Colour, rhythm, design draws upon the Gallery's rich collection of wood and lino cuts from the 1920s and 30s by artists including Margaret Preston, Thea Proctor and Adelaide Perry.
This period witnessed a great blossoming of activity among artists who were excited at the capacity of these printing techniques to create bold, modern images.
The vitality of work in this sphere was influenced by the example of contemporary European and American printmakers, particularly through the English journal Studio. Local artists Lionel Lindsay, Margaret Preston and, in Melbourne, Napier Waller championed the art of relief printmaking and the first Australian exhibition devoted to the woodcut was held in Sydney in 1923. This was reinforced by numerous articles on the subject published by Sydney Ure Smith in his journal Art in Australia and built upon a contemporary enthusiasm for Japanese prints.
Artists’ interest in wood and lino cuts should also be seen in the context of early 20th-century art, which witnessed a continuing breakdown of barriers between art and craft; and of modernism, in which artists increasingly emphasised formal qualities in their work. A new focus was on design: with simplified shapes and lines, broad areas of flat colour and bold rhythmic patterns – an approach facilitated by both techniques but particularly the relatively new, more easily-cut medium of lino, which lent itself more readily to experiments with colour.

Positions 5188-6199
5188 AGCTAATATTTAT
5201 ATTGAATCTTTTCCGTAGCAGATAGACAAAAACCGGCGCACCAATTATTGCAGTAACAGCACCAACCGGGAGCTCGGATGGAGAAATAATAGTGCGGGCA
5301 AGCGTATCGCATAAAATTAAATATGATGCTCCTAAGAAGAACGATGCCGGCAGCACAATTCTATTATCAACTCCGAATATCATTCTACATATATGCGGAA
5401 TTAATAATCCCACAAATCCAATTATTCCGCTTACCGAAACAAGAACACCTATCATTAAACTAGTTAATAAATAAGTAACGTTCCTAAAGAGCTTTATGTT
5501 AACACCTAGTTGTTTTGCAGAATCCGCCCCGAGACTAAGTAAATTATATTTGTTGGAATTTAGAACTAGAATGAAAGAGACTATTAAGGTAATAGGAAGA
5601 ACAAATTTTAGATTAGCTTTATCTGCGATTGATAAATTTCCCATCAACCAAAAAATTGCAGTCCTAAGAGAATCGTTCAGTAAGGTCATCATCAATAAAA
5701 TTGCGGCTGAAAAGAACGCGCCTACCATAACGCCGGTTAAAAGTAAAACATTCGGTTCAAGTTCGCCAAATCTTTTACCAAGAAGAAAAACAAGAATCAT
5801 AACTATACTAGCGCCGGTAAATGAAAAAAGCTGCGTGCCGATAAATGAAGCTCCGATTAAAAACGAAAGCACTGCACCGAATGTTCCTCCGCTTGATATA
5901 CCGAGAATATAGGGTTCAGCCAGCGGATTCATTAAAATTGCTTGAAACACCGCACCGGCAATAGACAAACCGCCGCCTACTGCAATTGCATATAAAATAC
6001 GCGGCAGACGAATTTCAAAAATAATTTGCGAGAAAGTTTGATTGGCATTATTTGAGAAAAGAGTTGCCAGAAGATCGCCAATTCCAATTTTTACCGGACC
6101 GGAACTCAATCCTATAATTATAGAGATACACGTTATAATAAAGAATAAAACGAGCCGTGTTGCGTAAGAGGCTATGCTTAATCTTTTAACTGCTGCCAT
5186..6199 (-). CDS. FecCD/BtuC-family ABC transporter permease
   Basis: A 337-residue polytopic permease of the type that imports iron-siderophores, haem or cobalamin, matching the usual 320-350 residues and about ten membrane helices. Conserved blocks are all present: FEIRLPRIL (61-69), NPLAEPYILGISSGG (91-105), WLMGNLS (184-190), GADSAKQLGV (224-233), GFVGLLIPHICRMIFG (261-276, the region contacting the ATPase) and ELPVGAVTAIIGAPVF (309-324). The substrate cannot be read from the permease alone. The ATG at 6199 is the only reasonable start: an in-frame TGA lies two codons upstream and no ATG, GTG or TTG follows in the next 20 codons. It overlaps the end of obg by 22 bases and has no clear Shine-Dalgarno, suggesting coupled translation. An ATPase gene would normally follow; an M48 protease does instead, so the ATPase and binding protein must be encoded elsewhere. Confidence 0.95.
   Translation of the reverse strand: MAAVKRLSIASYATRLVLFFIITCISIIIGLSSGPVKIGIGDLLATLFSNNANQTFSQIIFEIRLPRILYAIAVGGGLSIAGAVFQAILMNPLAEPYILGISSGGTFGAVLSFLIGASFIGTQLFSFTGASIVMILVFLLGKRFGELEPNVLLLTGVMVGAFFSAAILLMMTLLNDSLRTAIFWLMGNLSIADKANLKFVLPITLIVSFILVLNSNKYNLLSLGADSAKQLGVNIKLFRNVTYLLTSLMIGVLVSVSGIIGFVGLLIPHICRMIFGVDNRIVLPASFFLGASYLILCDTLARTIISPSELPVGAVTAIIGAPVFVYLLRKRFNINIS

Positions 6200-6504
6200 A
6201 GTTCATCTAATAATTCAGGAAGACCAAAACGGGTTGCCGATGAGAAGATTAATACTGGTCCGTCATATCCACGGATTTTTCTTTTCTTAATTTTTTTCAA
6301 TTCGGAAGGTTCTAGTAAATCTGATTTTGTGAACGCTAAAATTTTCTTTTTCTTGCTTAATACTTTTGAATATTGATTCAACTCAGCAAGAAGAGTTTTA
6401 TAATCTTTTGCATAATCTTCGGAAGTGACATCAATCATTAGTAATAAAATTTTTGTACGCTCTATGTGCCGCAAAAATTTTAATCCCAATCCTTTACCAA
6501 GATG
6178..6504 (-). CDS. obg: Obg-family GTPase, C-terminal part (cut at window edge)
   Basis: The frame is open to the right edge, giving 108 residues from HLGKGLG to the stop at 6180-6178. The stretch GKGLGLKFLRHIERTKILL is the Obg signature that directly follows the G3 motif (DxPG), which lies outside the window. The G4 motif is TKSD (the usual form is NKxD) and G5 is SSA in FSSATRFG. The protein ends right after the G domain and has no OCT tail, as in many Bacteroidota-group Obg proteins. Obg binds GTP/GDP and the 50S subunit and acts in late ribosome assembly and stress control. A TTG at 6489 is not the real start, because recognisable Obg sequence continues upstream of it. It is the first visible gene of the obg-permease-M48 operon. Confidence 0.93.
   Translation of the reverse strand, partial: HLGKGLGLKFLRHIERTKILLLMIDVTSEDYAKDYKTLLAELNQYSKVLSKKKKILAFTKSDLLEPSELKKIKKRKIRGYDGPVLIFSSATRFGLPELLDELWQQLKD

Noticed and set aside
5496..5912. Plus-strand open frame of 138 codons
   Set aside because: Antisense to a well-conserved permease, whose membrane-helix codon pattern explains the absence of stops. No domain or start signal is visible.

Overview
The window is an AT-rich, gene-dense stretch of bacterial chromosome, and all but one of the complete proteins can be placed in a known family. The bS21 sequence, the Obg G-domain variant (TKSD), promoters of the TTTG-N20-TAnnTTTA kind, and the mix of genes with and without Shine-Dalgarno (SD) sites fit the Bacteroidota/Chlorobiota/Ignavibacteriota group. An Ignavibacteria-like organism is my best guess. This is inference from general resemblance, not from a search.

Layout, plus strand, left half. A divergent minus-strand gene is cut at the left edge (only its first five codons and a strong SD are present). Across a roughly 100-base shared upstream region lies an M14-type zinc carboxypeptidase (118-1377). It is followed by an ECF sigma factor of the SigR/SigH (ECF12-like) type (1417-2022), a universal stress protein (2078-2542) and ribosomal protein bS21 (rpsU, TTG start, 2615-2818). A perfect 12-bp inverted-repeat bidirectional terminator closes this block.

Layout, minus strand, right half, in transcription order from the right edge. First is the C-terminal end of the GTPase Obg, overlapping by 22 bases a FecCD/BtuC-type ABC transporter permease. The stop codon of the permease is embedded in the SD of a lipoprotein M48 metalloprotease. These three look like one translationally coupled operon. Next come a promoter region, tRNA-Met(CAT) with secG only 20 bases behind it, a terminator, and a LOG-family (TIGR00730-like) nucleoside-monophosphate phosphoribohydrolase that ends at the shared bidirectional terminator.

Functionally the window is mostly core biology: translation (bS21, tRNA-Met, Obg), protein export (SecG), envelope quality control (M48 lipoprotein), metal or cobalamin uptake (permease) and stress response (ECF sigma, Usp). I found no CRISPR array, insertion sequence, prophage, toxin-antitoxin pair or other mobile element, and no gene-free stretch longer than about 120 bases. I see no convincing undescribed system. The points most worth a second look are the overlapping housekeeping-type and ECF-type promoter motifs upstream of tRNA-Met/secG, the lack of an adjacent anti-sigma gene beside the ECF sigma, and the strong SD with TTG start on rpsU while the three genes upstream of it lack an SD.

The exhibition showcases the work of ten artists including leading figures Margaret Preston, Thea Proctor, Adelaide Perry and Dorrit Black. Also included are Ethel Spowers, Evelyne Syme, Mabel Pye, Vera Blackburn, Gladys Gibbons and Murray Griffin; most of them little-known beyond specialist circles of print enthusiasts and collectors.
Some 30 prints on themes from play to the city, still life and landscape highlight the interest these artists shared – in colour, rhythm and design.
This display is part of the Australian Collection Focus Room series of exhibitions.